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How Artificial Intelligence is Driving the Memory Market for Autonomous and Connected Vehicles


How Artificial Intelligence is Driving the Memory Market for Autonomous and Connected Vehicles

One of the important technologies that have emerged over the past few is that of artificial intelligence (AI). The technology is being utilized in various industries for making processes and operations simpler. Just like other industries, AI is also being widely utilized in the automotive industry for making vehicles safer and more secure. The technology is being utilized in infotainment systems that are now serving as personal assistants, aiding the driver by offering efficient navigational support, and responding to voice commands. This increasing utilization of AI is creating wide data storage capacity.

Autonomous and connected cars are generating large amounts of data, since they are extensively making use of electronic functions for providing greater efficiency, greater safety, driver assist capabilities, richer telemetric and entertainment functions, and communication between local networks and vehicles. Owing to these factors, the global memory market for autonomous and connected vehicles generated a revenue of $4,310.8 million in 2019 and is predicted to advance at a 23.9% CAGR during the forecast period (2020–2030), as per a report by P&S Intelligence. The major applications of the memory market in the automotive industry are telematics, navigation, and infotainment.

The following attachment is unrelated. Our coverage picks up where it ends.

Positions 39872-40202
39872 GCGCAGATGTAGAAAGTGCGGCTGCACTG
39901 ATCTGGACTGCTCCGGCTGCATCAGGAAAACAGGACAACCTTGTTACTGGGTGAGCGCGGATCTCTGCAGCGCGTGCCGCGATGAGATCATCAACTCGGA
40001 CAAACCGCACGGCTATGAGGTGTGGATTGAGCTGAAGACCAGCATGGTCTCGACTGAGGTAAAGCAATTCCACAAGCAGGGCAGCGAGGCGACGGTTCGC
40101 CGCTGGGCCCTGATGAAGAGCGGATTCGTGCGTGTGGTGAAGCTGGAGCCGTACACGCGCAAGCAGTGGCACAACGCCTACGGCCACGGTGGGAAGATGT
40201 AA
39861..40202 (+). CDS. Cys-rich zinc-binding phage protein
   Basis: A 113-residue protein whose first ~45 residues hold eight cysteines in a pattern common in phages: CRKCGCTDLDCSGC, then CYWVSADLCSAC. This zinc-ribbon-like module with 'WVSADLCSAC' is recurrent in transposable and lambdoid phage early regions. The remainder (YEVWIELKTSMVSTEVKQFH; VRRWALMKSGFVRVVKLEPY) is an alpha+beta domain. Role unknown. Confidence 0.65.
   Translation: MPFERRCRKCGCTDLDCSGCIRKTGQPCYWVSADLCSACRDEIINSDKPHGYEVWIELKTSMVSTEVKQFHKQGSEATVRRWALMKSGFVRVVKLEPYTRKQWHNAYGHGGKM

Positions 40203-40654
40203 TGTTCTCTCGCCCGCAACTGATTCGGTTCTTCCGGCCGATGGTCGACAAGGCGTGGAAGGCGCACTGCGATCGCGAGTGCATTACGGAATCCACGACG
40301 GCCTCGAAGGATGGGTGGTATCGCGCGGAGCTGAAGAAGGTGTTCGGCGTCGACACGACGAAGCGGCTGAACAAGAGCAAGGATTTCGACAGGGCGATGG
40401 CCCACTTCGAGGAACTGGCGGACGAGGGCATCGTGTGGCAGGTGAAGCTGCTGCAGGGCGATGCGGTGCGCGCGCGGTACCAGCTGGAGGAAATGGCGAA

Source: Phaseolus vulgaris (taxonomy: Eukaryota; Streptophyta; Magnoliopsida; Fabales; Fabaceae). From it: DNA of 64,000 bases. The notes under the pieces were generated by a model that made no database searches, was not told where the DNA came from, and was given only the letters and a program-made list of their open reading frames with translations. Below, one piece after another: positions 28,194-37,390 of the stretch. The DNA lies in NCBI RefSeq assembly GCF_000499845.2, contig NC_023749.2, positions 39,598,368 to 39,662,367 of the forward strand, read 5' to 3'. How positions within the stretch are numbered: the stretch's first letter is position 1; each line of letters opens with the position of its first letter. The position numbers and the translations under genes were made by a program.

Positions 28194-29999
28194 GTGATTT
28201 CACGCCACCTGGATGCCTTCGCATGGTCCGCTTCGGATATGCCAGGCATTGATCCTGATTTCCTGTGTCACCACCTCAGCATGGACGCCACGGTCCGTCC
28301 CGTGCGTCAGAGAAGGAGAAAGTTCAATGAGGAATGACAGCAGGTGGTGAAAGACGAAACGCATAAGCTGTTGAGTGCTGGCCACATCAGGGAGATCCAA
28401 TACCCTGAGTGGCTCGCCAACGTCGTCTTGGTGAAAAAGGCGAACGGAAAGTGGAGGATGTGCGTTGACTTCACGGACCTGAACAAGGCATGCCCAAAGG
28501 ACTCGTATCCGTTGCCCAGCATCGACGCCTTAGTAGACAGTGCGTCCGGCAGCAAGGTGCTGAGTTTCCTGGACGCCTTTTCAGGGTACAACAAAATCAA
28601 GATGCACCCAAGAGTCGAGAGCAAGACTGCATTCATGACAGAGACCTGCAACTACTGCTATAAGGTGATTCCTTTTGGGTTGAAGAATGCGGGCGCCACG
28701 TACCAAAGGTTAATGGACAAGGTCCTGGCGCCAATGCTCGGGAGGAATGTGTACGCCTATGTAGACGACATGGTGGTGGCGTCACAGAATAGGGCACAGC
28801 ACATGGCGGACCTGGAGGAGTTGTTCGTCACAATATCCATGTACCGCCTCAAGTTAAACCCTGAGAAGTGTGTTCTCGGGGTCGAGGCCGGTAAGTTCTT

Out of these, the largest amount of data was generated by navigation features in the past, which can majorly be attributed to the surging adoption of these systems in vehicles. Navigation systems generate data related to alternative routes, shortest route, and traffic or checkpoints on the road, and need efficient storage mechanism. Apart from this, the telematics application is also predicted to make create demand for data storage capacity in the coming years, which is particularly because of the increasing preference for autonomous and connected vehicles. The system captures data via sensors, radars, and cameras.